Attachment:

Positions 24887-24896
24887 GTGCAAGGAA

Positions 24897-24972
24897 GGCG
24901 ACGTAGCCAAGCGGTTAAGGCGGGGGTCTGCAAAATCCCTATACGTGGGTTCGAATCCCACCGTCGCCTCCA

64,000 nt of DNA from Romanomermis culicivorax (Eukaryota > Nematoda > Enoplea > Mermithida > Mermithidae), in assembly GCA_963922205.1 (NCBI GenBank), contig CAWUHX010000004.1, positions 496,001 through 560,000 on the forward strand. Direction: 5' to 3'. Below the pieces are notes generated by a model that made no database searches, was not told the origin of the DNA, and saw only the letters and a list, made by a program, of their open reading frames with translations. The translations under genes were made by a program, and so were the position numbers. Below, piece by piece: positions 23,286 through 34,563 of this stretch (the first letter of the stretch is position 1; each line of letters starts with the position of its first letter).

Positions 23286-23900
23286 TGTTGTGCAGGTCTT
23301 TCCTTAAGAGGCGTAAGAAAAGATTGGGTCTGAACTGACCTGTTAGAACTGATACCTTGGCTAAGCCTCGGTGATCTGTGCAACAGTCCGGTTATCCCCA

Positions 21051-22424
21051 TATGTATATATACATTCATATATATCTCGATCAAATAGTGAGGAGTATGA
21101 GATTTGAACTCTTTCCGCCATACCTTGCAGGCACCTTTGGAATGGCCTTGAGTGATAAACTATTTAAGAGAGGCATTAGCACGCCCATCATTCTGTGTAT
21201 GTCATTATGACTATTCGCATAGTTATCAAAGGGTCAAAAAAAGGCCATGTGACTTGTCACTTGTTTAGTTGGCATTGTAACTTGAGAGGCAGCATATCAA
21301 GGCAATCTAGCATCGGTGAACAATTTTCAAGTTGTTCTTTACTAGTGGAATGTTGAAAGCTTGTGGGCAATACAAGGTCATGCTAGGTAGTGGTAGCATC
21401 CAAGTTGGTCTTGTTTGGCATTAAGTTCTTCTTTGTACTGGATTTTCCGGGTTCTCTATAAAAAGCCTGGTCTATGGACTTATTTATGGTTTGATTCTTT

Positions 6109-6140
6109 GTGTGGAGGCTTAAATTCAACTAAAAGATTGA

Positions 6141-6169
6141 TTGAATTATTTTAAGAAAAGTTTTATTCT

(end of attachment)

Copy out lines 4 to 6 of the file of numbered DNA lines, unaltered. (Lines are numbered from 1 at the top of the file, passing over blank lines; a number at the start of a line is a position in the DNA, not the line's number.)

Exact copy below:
24897 GGCG
24901 ACGTAGCCAAGCGGTTAAGGCGGGGGTCTGCAAAATCCCTATACGTGGGTTCGAATCCCACCGTCGCCTCCA

64,000 nt of DNA from Romanomermis culicivorax (Eukaryota > Nematoda > Enoplea > Mermithida > Mermithidae), in assembly GCA_963922205.1 (NCBI GenBank), contig CAWUHX010000004.1, positions 496,001 through 560,000 on the forward strand. Direction: 5' to 3'. Below the pieces are notes generated by a model that made no database searches, was not told the origin of the DNA, and saw only the letters and a list, made by a program, of their open reading frames with translations. The translations under genes were made by a program, and so were the position numbers. Below, piece by piece: positions 23,286 through 34,563 of this stretch (the first letter of the stretch is position 1; each line of letters starts with the position of its first letter).